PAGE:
Kona Bound

BY KEVIN MACKIN­NON

Triathlon Magazine Canada - - FEATURES -

We preview who to watch at the Iron­man World Cham­pi­onship in Oc­to­ber, trace the qual­i­fy­ing history of the race and ex­plain why it’s harder the ever to get to Kona these days.

For this I spoke with Mi­los Kos­tic, who is prob­a­bly Canada’s most suc­cess­ful over-50 triath­lete. Now 74 years old, Kos­tic has won his age group at Kona ev­ery year for the past nine years and can still run a 3:22 marathon. Kos­tic trains 15 to 25 hours per week, so if hard work could stall the ag­ing process, we should see it with him. Com­par­ing his run­ning times from age 50 to now, Kos­tic’s speed has de­creased about 22 per cent for a 5 km race, 15 per cent over a 10 km race and only 11 per cent for a full marathon. Of course this is only one ath­lete, but sim­i­lar re­sults can be ex­pected for most peo­ple. The smaller de­crease for the longer races is to be ex­pected as age-re­lated sar­cope­nia has a greater ef­fect on fast twitch mus­cles than slow twitch.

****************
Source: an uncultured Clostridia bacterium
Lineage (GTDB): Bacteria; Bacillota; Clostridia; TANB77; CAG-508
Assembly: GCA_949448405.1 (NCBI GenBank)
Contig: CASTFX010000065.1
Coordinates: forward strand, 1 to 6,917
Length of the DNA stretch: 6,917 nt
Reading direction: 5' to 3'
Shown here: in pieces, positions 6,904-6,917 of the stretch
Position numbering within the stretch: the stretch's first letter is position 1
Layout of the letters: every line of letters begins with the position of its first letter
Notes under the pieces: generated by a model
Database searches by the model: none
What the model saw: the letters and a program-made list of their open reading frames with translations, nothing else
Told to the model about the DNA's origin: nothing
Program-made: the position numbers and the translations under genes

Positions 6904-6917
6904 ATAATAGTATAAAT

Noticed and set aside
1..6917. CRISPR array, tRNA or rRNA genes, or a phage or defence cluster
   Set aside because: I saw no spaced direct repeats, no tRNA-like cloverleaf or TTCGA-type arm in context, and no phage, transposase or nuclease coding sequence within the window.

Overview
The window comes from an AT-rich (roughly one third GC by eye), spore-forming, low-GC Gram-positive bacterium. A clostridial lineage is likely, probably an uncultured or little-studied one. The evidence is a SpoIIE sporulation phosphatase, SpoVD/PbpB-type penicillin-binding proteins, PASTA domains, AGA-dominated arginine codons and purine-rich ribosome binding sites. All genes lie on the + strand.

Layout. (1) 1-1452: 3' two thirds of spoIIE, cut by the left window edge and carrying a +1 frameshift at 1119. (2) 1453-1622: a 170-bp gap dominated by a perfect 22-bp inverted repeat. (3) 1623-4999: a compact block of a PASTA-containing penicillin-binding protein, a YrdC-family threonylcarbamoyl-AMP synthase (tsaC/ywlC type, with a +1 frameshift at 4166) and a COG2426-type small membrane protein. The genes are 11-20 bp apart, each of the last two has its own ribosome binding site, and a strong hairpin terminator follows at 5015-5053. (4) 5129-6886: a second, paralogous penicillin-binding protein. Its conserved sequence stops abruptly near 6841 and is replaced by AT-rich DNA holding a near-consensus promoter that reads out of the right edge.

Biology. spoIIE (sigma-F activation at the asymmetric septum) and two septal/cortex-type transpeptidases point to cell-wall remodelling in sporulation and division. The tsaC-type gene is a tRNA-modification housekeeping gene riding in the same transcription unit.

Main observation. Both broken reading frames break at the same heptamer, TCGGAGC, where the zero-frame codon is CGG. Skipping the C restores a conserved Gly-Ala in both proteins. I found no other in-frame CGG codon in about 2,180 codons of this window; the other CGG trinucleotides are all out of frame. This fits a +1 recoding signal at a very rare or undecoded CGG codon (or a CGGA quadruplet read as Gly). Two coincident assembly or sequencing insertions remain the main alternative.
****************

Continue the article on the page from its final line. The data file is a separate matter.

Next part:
But with age comes some good news. Kos­tic finds that with the rac­ing ex­pe­ri­ence he has ac­cu­mu­lated he has bet­ter con­cen­tra­tion and can bet­ter es­ti­mate the pace he can main­tain through­out a race. He has also ac­quired the dis­ci­pline to train smarter and thus been able to re­main in­jury free for sev­eral years. Mo­bil­ity ex­er­cises, run­ning drills and strength train­ing have all been added to his train­ing regime to help him re­main in­jury free.

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